Wildfire Information

Dear Neighbor,

Wildfires pose a major threat to California. Please consider the important steps below to protect you, your family, property and neighborhood.

Thank you to CAL FIRE for providing much of the helpful information below. I hope you and your family will review the information and be “Ready—Set—Go.”

Ready—Set—Go

Is Your Home Raedy?

Ready

Is your home fire-safe? Hardening your home is an important first step. There are many simple and inexpensive things you can do to lower your risk of a fire.

  1. Create 100 feet of defensible space around your home. Remove dry and/or dead vegetation from around your home.
  2. Remove piles of lumber and debris to allow better firefighter access and lessen fire damage.
  3. Remove dead leaves and needles from your roof and gutters.
  4. Review your insurance policies and take photos on your smartphone or video camera to document your belongings. Keep the video/photos outside the home.

Set

  1. Create a Wildfire Action Plan that ensures all members of your family understand, especially in more rural areas.
  2. Put together an emergency supply kit. Include batteries, flashlights, prescriptions, water, and more.
  3. Have a family communication plan. All members of your family should know where to go if your family is evacuated.

Go

  1. When you are asked to evacuate – don’t hesitate. Your life and the lives of first responders are put at greater risk when evacuation instructions are not followed.

Find more wildfire preparedness information go to https://www.readyforwildfire.org/.

Helpful Links

During a wildfire, it may become difficult to get the information you need. To help prepare, here are some other links you may want to know now:

Wildfire Claims and Insurance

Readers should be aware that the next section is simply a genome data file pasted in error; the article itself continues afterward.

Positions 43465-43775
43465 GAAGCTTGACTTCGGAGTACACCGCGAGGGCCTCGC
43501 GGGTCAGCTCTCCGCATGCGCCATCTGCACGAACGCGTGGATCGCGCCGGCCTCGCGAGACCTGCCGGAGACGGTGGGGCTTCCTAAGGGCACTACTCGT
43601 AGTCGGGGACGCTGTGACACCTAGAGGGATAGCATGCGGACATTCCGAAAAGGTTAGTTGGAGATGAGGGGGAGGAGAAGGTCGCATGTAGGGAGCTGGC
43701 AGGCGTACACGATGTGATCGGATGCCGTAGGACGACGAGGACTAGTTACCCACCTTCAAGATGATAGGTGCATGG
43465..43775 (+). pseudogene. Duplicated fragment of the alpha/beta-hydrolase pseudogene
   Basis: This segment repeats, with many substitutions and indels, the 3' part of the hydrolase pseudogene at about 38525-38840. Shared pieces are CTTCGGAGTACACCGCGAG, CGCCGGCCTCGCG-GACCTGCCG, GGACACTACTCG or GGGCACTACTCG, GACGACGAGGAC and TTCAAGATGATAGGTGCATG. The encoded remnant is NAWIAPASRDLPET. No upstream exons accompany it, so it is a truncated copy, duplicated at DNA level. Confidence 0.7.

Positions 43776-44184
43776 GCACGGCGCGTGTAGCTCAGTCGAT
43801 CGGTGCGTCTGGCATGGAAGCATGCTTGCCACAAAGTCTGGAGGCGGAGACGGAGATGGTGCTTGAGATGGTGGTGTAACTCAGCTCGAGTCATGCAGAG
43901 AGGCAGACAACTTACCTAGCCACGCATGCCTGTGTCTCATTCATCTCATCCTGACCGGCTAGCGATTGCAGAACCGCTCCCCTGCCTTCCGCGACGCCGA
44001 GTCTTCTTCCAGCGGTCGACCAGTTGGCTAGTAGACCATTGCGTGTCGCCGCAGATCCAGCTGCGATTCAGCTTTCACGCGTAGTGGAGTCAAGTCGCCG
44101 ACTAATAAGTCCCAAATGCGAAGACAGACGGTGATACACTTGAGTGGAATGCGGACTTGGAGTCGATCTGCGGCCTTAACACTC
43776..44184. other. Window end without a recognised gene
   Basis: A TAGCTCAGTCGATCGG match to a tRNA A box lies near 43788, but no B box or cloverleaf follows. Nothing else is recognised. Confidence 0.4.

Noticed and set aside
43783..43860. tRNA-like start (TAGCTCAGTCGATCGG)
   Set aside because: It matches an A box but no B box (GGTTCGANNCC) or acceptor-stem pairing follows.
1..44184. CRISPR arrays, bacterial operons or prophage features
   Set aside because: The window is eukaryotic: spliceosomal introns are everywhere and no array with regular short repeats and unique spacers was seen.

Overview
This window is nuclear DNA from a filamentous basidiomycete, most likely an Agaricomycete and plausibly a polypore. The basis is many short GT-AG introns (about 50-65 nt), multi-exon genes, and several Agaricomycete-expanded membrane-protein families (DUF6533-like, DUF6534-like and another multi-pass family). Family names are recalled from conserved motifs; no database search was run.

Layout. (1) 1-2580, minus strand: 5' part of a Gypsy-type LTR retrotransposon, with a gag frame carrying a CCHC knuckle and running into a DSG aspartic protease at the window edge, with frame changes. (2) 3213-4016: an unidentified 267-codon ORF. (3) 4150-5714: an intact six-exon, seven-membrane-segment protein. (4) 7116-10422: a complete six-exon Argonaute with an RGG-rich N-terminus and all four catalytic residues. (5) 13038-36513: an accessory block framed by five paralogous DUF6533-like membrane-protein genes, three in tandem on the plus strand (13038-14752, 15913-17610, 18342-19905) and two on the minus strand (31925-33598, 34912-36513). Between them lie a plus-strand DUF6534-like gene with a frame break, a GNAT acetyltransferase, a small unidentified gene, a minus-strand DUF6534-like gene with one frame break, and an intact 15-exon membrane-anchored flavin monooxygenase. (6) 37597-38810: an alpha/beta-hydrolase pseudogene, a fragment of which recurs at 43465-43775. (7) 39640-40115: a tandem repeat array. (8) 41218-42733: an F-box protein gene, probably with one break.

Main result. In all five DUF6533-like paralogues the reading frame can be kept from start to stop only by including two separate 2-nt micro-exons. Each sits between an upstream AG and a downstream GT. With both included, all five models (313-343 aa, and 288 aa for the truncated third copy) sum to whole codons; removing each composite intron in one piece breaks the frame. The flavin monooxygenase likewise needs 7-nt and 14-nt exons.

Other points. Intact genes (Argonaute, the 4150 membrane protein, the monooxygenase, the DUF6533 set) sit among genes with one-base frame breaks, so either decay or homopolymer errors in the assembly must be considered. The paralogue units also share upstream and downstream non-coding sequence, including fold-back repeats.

Much of California is prone to wildfire, but few years were more devastating than 2018. The most recent estimates of insurance losses from last year’s wildfires in California has topped $12 billion. The un-insured and under-insured residents also suffered tragic losses, and it is an issue that California must work to solve.

Compounding the problem, property owners are finding it increasingly difficult to maintain sufficient insurance to help them rebuild in case of future fires. Many are faced with non-renewal notices from their insurance carriers or increasing rates that are unaffordable.

When voters approved Proposition 103 in 1988, it required insurers to file rate changes with the California Department of Insurance, which must be based on the demonstrated risk of loss. If insurers are denied rate increases, they may have no other option than to abandon high risk areas.

The law also protects homeowners in wildfire disaster areas from non-renewals for one year, and 24 months in the case of a total loss. However, as we’ve seen with some cases in total devastation areas, rebuilding has not even begun six-months after the fire. So, there is no guarantee of protection once a homeowner or business has risen from the ashes.

For those who continue to be denied insurance, one of the last options is the State’s FAIR Plan, which has a $1.5 million maximum for residential property.

We must find creative solutions to these insurance problems so Californians can continue to live in and enjoy the nature our state provides.

If you or someone you know needs assistance with wildfire claims or insurance non-renewal problems, please contact one of my District Offices below.

Redding         530-224-7001 

Granite Bay   916- 771-5840

Grass Valley  530-271-0122

Wildfire Related Legislation in the 2019-2020 Session